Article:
by Bill Droel
In 1984 Msgr. Jack Egan (1916-2001), who at that time was director of Human Relations and Ecumenism at the Archdiocese of Chicago, sent a memo about race relations to clergy and lay leaders involved with Chicago’s Northwest Neighborhood Federation and with Southwest Parish and Neighborhood Federation. Egan was reacting to A Declaration of Neighborhood Independence, issued by the two community organizations.
“The language contained in this Declaration is inappropriate, irresponsible and divisive,” Egan wrote. His memo objected to the Declaration’s “name-calling and vituperation” and more particularly to its “race-baiting” and its “tone of violence.”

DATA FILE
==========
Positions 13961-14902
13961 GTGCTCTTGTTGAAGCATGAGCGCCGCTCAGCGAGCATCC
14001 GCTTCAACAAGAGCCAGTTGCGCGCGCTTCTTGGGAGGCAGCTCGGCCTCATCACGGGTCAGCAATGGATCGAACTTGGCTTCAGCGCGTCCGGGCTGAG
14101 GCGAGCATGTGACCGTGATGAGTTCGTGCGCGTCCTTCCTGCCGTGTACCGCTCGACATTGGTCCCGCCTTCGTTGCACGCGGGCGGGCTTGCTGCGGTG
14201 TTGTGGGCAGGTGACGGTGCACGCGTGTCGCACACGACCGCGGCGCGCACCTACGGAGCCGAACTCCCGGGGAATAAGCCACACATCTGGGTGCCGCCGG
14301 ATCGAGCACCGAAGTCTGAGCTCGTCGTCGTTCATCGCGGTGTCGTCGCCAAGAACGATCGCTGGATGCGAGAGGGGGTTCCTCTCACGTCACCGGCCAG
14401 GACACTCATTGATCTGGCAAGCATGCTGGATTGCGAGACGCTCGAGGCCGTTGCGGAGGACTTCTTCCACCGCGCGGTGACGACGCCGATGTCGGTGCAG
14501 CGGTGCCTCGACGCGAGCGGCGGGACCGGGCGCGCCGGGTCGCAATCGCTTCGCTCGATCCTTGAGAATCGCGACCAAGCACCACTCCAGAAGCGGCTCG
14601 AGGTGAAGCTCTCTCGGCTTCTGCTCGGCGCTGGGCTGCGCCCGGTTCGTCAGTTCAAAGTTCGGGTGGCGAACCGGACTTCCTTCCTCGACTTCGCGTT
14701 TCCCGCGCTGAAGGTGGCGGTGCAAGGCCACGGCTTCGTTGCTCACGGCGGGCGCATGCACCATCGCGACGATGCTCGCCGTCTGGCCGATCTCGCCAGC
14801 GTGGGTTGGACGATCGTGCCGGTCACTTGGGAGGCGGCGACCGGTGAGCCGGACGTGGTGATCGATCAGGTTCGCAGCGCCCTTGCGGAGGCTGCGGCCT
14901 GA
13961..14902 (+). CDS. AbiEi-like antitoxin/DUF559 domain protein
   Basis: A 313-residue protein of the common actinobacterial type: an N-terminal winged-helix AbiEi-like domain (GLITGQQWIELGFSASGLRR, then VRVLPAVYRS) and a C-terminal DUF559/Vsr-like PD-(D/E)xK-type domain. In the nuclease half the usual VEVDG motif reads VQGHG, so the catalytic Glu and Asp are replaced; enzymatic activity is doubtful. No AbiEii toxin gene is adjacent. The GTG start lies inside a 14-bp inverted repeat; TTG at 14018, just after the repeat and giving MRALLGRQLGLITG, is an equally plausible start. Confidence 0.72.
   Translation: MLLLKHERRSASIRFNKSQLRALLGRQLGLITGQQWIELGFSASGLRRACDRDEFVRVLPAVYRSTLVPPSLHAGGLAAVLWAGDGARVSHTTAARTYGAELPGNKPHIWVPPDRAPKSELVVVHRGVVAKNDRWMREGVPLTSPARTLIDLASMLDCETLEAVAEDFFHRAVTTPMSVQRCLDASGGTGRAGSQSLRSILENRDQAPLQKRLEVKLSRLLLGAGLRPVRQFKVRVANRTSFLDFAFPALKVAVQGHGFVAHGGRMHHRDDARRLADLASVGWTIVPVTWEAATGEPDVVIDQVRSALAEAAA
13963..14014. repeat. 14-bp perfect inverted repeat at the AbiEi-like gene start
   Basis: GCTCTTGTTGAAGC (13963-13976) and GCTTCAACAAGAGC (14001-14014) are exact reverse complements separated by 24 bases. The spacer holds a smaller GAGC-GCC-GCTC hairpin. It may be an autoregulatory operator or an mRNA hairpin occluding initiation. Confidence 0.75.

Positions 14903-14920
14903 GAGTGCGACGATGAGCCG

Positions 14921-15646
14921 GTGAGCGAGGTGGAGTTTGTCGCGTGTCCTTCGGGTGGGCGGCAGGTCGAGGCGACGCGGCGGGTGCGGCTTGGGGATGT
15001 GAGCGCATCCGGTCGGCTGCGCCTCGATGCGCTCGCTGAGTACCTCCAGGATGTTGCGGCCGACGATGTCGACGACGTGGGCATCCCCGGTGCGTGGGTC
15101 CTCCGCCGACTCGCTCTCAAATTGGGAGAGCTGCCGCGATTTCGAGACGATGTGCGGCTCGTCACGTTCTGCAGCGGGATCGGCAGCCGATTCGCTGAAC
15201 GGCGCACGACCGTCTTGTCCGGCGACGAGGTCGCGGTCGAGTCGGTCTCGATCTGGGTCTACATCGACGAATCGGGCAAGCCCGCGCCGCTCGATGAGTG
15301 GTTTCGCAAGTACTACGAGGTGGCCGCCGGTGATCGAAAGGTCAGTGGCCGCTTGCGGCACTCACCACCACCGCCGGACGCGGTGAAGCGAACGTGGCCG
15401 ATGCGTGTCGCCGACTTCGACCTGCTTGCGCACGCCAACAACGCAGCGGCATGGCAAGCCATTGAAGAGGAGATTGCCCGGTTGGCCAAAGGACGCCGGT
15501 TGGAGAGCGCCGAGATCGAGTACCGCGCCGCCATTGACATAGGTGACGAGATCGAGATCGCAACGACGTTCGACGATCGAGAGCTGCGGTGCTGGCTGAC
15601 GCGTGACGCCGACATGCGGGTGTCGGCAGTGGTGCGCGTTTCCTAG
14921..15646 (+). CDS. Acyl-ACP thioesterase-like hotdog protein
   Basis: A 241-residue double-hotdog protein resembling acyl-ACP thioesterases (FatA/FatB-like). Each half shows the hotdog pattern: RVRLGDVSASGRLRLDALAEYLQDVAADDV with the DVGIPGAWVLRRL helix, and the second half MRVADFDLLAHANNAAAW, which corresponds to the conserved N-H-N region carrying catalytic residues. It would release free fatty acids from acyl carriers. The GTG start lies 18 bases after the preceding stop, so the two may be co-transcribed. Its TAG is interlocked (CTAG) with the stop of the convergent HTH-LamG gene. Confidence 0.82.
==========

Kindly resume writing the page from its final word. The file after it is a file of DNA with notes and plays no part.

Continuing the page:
A newly published book, Vanishing Eden: White Construction of Memory, Meaning and Identity in a Racially Changing City by Michael Maly and Heather Dalmage (Temple University Press), looks back at those days. The authors also report on interviews they conducted among those who were children in those neighborhoods at the time. Read more